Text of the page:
UH-60L Black Hawk
The Black Hawk is the Army’s front-line utility helicopter used for air assault, air cavalry, and aero medical evacuation units. It is designed to carry 11 combat-loaded, air assault troops, and it is capable of moving a 105-millimeter howitzer and 30 rounds of ammunition. First deployed in 1978, the Black Hawk’s advanced technology makes it easy to maintain in the field. The Black Hawk has performed admirably in a variety of missions, including air assault, air cavalry and aero medical evacuations. In addition, modified Black Hawks operate as command and control, electronic warfare, and special operations platforms.
The UH-60A, first flown in October 1974, was developed as result of the Utility Tactical Transport Aircraft System (UTTAS) program. The UTTAS was designed for troop transport, command and control, MedEvac, and reconnaissance, to replace the UH-1 Series "Huey" in the combat assault role. In August 1972, the U.S. Army selected the Sikorsky (model S-70) YUH-60A and the Boeing Vertol (model 237) YUH-61A (1974) as competitors in the Utility Tactical Transport Aircraft System (UTTAS) program. The Boeing Vertol YUH-61A had a four-bladed composite rotor, was powered by the same General Electric T700 engine as the Sikorsky YUH-60A, and could carry 11 troops. In December 1976 Sikorsky won the competition to produce the UH-60A, subsequently named the Black Hawk.
The Black Hawk is the primary division-level transport helicopter, providing dramatic improvements in troop capacity and cargo lift capability compared to the UH-1 Series "Huey" it replaces. The UH-60A, with a crew of three, can lift an entire 11-man fully-equipped infantry squad in most weather conditions. It can be configured to carry four litters, by removing eight troop seats, in the MedEval role. Both the pilot and co-pilot are provided with armor-protective seats. Protective armor on the Black Hawk can withstand hits from 23mm shells. The Black Hawk has a cargo hook for external lift missions. The Black Hawk has provisions for door mounting of two M60D 7.62mm machine guns on the M144 armament subsystem, and can disperse chaff and infrared jamming flares using the M130 general purpose dispenser. The Black Hawk has a composite titanium and fiberglass four-bladed main rotor, is powered by two General Electric T700-GE-700 1622 shp turbo shaft engines, and has a speed of 163 mph (142 knots).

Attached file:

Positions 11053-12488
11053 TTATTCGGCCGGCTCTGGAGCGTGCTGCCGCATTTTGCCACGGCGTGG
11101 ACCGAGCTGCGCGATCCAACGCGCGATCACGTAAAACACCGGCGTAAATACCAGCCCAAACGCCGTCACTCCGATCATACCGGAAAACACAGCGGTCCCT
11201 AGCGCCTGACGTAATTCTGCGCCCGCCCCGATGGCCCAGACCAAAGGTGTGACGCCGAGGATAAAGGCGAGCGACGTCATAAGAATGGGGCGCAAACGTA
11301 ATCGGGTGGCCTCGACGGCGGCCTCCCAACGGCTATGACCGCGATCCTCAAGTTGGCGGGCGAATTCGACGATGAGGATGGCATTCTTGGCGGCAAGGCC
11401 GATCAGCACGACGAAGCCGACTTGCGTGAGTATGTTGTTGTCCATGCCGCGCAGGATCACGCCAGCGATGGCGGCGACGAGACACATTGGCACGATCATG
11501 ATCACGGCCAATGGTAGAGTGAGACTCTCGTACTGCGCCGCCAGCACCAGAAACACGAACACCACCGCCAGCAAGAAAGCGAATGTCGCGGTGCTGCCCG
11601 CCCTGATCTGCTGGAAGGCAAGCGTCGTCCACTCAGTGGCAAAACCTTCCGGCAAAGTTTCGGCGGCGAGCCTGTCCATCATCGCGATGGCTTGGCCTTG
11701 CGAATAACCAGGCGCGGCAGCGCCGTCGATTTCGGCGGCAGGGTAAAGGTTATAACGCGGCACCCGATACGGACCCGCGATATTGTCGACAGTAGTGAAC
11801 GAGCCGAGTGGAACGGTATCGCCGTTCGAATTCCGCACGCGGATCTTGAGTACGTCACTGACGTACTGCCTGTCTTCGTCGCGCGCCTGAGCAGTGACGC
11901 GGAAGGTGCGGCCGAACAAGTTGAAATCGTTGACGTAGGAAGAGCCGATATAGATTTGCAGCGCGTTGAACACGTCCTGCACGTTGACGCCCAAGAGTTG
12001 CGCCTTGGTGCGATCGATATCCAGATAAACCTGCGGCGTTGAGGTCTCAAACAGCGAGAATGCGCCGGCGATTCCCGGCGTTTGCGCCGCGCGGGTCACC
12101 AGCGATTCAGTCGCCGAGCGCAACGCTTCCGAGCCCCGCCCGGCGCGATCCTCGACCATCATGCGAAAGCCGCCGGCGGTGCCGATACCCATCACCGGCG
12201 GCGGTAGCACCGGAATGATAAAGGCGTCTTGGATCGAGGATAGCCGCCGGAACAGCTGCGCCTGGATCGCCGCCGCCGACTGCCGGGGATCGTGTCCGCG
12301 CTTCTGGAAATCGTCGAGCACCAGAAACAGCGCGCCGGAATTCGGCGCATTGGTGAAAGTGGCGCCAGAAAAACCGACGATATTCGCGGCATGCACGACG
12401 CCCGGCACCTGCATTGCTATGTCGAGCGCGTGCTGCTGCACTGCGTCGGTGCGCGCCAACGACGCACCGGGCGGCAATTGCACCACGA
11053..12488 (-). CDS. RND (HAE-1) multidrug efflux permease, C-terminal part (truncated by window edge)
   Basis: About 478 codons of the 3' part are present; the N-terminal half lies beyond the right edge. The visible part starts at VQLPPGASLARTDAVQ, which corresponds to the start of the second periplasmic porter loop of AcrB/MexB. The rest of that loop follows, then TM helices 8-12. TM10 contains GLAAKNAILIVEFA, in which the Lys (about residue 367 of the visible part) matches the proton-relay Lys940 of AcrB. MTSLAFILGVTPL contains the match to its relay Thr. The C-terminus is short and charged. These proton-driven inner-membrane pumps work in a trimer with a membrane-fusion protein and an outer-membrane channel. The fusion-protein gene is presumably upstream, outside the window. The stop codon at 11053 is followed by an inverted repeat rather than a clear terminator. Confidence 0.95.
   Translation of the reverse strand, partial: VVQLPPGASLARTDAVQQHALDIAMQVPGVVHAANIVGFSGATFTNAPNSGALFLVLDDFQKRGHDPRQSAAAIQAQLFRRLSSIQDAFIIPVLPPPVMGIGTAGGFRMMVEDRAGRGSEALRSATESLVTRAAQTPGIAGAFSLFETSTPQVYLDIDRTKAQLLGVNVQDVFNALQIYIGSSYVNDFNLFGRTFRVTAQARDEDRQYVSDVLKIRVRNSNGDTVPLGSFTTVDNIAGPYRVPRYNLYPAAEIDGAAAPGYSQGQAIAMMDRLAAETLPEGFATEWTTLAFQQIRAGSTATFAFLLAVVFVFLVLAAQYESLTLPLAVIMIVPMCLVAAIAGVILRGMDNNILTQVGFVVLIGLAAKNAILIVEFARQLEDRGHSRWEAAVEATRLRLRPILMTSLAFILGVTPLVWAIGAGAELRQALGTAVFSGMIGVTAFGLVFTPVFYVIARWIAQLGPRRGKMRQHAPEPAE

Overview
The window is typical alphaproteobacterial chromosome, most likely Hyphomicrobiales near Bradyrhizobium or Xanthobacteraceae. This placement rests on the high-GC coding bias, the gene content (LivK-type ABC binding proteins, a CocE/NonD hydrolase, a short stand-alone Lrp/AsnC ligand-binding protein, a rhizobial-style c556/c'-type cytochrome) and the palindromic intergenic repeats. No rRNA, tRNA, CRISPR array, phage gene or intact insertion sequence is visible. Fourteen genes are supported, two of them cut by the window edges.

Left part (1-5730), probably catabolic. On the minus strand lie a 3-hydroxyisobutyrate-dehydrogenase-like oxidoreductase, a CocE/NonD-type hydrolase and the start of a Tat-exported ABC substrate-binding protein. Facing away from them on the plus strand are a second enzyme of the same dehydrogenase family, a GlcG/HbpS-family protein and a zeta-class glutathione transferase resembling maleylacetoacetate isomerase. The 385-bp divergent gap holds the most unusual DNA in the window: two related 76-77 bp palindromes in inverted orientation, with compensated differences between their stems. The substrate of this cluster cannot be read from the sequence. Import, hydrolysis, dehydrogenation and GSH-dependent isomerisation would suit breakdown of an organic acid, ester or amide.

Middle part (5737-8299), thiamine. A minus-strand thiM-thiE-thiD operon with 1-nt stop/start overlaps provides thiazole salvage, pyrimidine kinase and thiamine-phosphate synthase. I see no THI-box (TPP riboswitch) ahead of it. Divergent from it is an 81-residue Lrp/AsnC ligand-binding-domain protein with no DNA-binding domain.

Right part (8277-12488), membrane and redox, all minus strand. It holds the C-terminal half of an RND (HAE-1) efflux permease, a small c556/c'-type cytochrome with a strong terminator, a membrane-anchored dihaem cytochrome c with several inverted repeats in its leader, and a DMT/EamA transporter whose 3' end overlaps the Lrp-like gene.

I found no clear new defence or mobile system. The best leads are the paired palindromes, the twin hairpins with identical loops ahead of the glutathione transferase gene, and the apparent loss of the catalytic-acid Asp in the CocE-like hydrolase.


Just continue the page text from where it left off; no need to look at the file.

Elements of the US Army Aviation UH-60A/l Blackhawk helicopter fleet will begin reaching their service life goal of 25 years in 2002. In order for the fleet to remain operationally effective through the time period 2025-2030 the aircraft will need to go through an inspection, refurbishment, and modernization process that will validate the structural integrity of the airframe, incorporate improvements in sub-systems so as to reduce maintenance requirements, and modernize the mission equipment and avionics to the levels compatible with Force XXI and Army After Next (AAN) demands.
A Service Life Extension Program (SLEP) is planned for the UH-60 beginning in FY99. The UH-60 modernization program will identify material requirements to effectively address known operational deficiencies to ensure the Black Hawk is equipped and capable of meeting battlefield requirements through the 2025-2030 timeframe. Primary modernization areas for consideration are: increased lift, advanced avionics (digital communications and navigation suites), enhanced aircraft survivability equipment (ASE), increased reliability and maintainability (R & M), airframe service life extension (SLEP), and reduced operations and support (O & S) costs. Suspense date for the approved Operational Requirements Document (ORD) is December 1998.
The Army began fielding the UH-60 in 1978. From 1978 until 1989 the Army procured UH-60A model aircraft. In October 1989, a power train upgrade resulted in a model designation change from UH-60A to UH-60L. The UH-60L version that provides 24 percent more power than the original 1970 UH-60A model. As of the end of FY97, the Army had procured 483 UH-60L models for a total UH-60 acquisition of 1,463 aircraft. The Army is in the fifth and final year of a multi-year procurement contract calling for the delivery of 60 aircraft per year.
In October 1989, the engines were upgraded to two General Electric T700-GE-701C 1890 shp turboshaft engines, and an improved durability gear box was added, resulting in a model designation change from UH-60A to UH-60L. The T700-GE-701C has better high altitude and hot weather performance, greater lifting capacity, and improved corrosion protection. The helicopter can carry a gross weight of 22,000 Lbs and an external load of 9,000 Lbs. The UH-60L variant can utilize an External Stores Support System or ESSS to expand its capabilities. The ESSS system consists of removable "four-station pylons" that can carry external fuel tanks that can extend the Blackhawk range up to 1,150 nautical miles or sixteen Hellfire missiles. Furthermore, Sikorsky states that the Blackhawk can store an additional sixteen Hellfire missiles internally, and deploy a wide range of weapons systmes ranging from guns to mine dispensers.